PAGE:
Bernie Carter, Edge Hill University and Lucy Bray, Edge Hill University
Very few people would describe being a parent as easy. Not only does it require a shift in perspective so that your child, or children come first, but it also draws on knowledge and skills you didn’t know you would need.
Who would have thought that being able to remember the names of Pokemon characters or being able to spread Marmite onto a slice of toast in exactly the right way would ever come in useful – but it does.
However, parents who have a child with complex healthcare needs face a much steeper and more challenging learning curve. Because on top of the usual skills and worries of “ordinary” parenting, these parents have to be constantly vigilant about their child’s fragile health.
So imagine that – instead of keeping an eye on your child to check that they are not getting into too much mischief – every time you look at your child you are also undertaking a rapid head to toe clinical assessment. You’re checking their colour, their level of comfort, their breathing, their position, their expression, as well as using your sixth sense to determine whether or not “all is (relatively) well” or “something is wrong”.
Sounds stressful, right? But parents learn fast. Initially these assessments can feel overwhelming, because deciding if your child is in pain requires specific skills and knowledge. But although parents can feel unequipped to notice subtle signs of their child’s changing health, their fierce desire to protect and care for their child means they soon become attuned to the slightest shifts in their child’s behaviours.
Each parent starts to know their child’s “danger signs”. So they know for example that this little rattle in his chest is fine, but that chesty cough is likely to be the start of something serious. And by making hundreds of little decisions about their child, they develop expertise and confidence. They learn to know when all is well, or when to call their community nurse, contact their doctor or ring for an ambulance.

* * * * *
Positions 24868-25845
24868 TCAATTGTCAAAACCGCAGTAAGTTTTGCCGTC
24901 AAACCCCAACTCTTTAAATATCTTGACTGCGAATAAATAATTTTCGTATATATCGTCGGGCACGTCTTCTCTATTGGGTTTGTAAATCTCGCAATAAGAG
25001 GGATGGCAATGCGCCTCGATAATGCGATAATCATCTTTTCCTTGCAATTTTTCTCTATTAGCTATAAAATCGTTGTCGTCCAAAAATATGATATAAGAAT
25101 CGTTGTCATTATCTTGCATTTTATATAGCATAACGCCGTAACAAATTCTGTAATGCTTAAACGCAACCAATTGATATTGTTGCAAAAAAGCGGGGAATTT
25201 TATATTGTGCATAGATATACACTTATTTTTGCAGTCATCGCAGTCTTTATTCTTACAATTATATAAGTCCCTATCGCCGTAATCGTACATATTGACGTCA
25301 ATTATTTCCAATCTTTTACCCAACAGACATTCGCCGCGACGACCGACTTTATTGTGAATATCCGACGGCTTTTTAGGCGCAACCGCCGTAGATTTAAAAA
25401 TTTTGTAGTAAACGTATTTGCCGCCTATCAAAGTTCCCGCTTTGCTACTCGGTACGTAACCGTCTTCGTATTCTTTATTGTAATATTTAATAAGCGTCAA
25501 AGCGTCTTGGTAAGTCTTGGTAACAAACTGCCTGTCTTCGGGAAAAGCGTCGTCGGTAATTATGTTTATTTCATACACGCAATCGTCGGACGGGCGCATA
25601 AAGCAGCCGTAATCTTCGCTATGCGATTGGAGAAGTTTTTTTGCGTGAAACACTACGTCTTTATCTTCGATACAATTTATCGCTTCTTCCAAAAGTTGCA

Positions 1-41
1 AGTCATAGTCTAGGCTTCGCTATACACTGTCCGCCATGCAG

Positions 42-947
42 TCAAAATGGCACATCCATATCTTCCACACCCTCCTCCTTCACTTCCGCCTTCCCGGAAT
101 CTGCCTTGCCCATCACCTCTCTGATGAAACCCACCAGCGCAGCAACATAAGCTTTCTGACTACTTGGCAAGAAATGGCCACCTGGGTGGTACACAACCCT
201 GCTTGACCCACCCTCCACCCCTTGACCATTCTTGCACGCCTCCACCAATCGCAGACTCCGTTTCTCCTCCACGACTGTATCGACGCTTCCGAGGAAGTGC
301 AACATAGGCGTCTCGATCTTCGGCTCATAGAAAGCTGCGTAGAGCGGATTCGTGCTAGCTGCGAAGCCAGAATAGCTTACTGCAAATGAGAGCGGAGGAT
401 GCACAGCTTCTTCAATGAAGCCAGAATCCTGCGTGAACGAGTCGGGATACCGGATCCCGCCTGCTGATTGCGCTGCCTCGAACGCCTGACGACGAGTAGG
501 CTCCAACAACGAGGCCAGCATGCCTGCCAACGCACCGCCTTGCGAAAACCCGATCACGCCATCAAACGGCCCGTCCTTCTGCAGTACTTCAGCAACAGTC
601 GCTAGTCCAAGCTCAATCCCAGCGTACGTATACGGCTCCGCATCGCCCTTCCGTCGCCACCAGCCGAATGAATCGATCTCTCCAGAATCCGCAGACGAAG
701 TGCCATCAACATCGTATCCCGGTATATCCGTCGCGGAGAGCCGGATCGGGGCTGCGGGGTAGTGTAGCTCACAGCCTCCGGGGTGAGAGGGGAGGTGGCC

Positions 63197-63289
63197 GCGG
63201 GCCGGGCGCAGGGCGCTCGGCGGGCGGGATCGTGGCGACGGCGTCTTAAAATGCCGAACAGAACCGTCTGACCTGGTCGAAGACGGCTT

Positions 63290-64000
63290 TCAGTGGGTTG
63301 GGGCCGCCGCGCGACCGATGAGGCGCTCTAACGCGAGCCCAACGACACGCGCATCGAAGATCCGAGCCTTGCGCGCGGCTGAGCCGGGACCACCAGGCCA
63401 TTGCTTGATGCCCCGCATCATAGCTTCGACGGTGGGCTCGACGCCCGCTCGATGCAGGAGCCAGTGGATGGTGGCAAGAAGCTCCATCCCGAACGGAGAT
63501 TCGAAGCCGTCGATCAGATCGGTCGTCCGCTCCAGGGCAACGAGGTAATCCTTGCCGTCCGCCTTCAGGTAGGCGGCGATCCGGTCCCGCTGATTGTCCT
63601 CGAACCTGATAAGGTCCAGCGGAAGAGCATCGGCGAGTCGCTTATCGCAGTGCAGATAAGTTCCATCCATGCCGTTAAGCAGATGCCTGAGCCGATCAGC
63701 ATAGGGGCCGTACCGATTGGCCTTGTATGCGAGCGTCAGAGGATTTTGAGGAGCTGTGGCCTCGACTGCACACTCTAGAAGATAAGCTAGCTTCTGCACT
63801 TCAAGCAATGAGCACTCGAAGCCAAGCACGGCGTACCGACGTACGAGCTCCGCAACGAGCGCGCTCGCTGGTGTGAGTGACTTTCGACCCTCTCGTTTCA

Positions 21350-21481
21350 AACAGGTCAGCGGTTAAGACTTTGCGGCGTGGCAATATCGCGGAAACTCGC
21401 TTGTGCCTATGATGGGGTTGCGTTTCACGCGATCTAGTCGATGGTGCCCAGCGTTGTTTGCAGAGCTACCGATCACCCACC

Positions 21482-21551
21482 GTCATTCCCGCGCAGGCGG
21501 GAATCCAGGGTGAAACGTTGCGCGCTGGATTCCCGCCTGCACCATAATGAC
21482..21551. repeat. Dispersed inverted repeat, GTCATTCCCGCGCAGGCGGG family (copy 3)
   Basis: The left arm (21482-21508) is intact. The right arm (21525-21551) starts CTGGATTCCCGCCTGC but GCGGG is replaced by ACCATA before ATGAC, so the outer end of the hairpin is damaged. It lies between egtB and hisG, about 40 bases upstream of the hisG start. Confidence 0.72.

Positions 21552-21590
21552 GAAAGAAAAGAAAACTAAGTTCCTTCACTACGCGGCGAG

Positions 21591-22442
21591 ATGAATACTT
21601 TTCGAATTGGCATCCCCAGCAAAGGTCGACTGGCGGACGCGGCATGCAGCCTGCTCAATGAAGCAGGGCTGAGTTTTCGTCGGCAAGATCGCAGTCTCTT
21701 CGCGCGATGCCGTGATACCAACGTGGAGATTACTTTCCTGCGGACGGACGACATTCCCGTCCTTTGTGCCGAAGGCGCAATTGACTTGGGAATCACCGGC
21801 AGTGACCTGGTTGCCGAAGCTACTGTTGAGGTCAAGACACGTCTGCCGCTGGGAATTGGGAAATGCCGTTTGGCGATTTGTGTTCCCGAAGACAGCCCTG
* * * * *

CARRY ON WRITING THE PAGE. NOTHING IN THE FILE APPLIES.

But despite all the knowledge and skills these parents gain, these decisions are difficult – and are something of a balancing act. One mother we spoke to explained that her son is “like a Rubik’s Cube” – one change shifts everything.
Not a nurse but…
In our research, parents spoke to us about how their role as a mother or father is often overwhelmed by all of the clinical tasks they have to undertake. Some of these parents told us about the dual nature of the role – both as a parent and a “nurse”.
The brilliant #notanursebut campaign was launched on carers rights day in 2015. And the videos the parents have made – as part of the campaign – provide a real insight into the everyday complex clinical skills that parents have to undertake.
All of this takes the role of parenting well beyond the ordinary and into something extraordinary, especially when a child with complex healthcare needs has brothers or sisters. And while typical school mornings are the usual challenge of getting children out of the house on time, with the right bags, shoes and PE kit and onto the right bus, in a “caring parent’s” world, these things have to happen alongside managing complicated medicine regimes and sorting out special tube feeds.
Exhausted and isolated
Most mornings, parents are doing this having had another night’s sleep broken by the need to attend to their child’s ongoing treatment. Parents become exhausted and the clinical aspects of the care can feel burdensome – but our research shows that parents often feel that they have been “left to get on with it”.
This persistent level of sleep deprivation can be relentless and draining and can take a toll on parents.
There is also plenty of evidence that shows that parents of children with complex healthcare needs experience higher levels of social isolation and depressive symptoms – with poorer levels of physical and mental health than parents whose children do not have complex health needs.
This is particularly the case for immigrant parents who struggle to access resources because they have fewer connections within their communities.
Persevering and reaching out
But in spite of the stress they experience, many parents talk of how their situation changes them for the better. They become more insightful and empathetic, and they want to support other parents facing a similar situation.
And our research with Scope’s Face2Face befriending scheme shows how parent to parent support can help people feel stronger, more confident and more able to deal with the challenges.
Parents of children with complex healthcare needs take parenting to higher levels using extraordinary skills. Parents persevere, they are tenacious, resilient and amazing, but we musn’t forget that these parents can also feel isolated and lonely. And it is by reaching out that we can help these parents to feel less alone in the day to day challenges that are being a parent.
Bernie Carter, Professor of Children’s Nursing, Edge Hill University and Lucy Bray, Reader in Children, Young People & Families, Edge Hill University
This article was originally published on The Conversation. Read the original article.